Commit to creating a more equal legal profession for all
The Women in Law pledge, launched in partnership with the Bar Council of England and Wales and the Chartered Institute of Legal Executives (CILEx) in June 2019, was created to bring gender equality to the forefront of the conversation.
There is a role for everyone within the legal profession to enact positive change for equality and we encourage all legal service providers, in-house teams and individuals to sign up.
By signing up to the pledge today, you're committing to setting high level targets to make a difference for gender equality either within your organisation, or as an advocate, and champion, for change.
These do not have to be policies or practices you currently have in place, but should include those that you wish to implement. See the guidance for more information.
What will the pledge do?
By signing up for the pledge, you or your organisation is committing to:
- supporting the progression of women into senior roles in the profession by focusing on retention and promotion opportunities
- setting clear plans and targets around gender equality and diversity for your organisation
How do I sign up for the pledge?
Frequently asked questions
Yes. It’s excellent if you’re already making a start on ensuring men and women are treated equally, offered equal opportunities and paid the same for the same roles, but there are more ways you can ensure positive change within your organisation. We will offer guidance and support to help you develop policy and culture changes which will contribute to gender equality even further.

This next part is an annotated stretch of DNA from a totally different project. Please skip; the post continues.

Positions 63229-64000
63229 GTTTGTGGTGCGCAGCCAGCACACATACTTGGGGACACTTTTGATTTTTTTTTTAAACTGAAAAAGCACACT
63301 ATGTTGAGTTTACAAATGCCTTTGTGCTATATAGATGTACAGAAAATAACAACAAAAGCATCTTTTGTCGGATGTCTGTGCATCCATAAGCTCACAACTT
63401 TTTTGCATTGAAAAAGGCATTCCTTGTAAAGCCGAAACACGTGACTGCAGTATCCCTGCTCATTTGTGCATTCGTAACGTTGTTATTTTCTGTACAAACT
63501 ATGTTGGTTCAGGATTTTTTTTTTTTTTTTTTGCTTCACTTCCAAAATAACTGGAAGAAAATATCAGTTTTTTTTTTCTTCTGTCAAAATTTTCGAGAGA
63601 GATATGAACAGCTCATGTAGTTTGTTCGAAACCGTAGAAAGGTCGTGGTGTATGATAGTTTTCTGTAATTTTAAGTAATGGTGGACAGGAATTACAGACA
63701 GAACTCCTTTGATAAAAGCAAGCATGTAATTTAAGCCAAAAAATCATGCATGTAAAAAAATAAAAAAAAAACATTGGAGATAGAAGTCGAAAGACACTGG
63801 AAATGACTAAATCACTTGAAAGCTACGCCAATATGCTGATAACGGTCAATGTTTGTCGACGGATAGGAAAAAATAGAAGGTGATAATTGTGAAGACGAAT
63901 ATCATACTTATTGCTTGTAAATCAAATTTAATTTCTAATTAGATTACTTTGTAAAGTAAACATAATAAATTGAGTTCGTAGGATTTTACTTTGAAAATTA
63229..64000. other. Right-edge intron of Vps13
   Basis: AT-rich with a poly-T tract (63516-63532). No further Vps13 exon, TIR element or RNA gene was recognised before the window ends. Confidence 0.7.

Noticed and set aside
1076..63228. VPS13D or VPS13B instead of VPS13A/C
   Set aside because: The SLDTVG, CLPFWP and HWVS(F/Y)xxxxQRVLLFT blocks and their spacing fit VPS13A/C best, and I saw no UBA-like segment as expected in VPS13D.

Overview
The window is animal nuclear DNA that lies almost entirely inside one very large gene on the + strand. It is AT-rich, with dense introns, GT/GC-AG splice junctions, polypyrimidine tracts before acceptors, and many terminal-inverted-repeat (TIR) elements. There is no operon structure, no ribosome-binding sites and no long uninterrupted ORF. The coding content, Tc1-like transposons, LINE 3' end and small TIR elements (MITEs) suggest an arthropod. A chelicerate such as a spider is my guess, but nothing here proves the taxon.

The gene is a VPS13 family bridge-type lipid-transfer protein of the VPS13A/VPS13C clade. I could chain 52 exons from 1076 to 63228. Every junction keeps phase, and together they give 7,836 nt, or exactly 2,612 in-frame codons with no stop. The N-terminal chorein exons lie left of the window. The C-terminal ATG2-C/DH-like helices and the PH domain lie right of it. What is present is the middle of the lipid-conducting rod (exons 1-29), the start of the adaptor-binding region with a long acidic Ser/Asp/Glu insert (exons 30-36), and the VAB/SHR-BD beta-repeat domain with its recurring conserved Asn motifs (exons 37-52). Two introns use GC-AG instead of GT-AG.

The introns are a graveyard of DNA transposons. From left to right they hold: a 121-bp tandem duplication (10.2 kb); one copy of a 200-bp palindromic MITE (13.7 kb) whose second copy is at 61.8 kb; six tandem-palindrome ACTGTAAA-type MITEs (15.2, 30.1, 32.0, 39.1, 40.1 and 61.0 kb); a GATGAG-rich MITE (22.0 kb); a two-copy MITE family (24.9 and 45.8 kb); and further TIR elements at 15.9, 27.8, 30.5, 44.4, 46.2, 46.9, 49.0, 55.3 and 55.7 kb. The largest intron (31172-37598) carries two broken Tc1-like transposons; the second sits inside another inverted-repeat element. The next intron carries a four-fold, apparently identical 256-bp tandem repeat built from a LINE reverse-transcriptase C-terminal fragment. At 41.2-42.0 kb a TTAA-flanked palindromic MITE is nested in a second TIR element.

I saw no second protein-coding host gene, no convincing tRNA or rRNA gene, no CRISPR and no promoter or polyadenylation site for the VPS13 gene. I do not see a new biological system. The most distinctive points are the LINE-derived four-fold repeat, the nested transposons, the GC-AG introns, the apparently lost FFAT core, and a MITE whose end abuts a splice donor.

If you feel there are very few extra changes you can realistically make, making the commitment is still vital for progress to happen across the whole sector. Sharing not only your commitment, but current policies and your plans to build on them, means your organisation can act as a role model and inspiration for the rest of the profession. This is just as vital to ensuring real, meaningful change takes place for gender equality.
The insight you have into your organisation’s policies, culture and inner workings is crucial to developing impactful goals. We believe that this understanding is one of the key components for realising real progress, so we have intentionally not been prescriptive about the contents of these aims.
We encourage you to set targets which are realistic and appropriate for your organisation. We recommend they include a mix of numerical goals, such as percentage of partner split and timescale to achieve this, and cultural goals, like flexible working policies and implementing staff networks, which also address intersectionality and inclusivity within your organisation.
Further suggestions and examples can be found in the accompanying guidance.
We understand it can be challenging to get senior buy in for new projects. We recommend first deciding how the Pledge can be complementary to both your gender and diversity and inclusion workplan, and how it may be easily integrated into it.
For example, some signatories have simply transferred their existing short and long term goals for gender equality into the Pledge. They have then used the Pledge as a tool for accountability in achieving these goals, since the Pledge is a public initiative. This has created little to no extra work for those leading on the Pledge and can be helpful in demonstrating how the Pledge can help you succeed.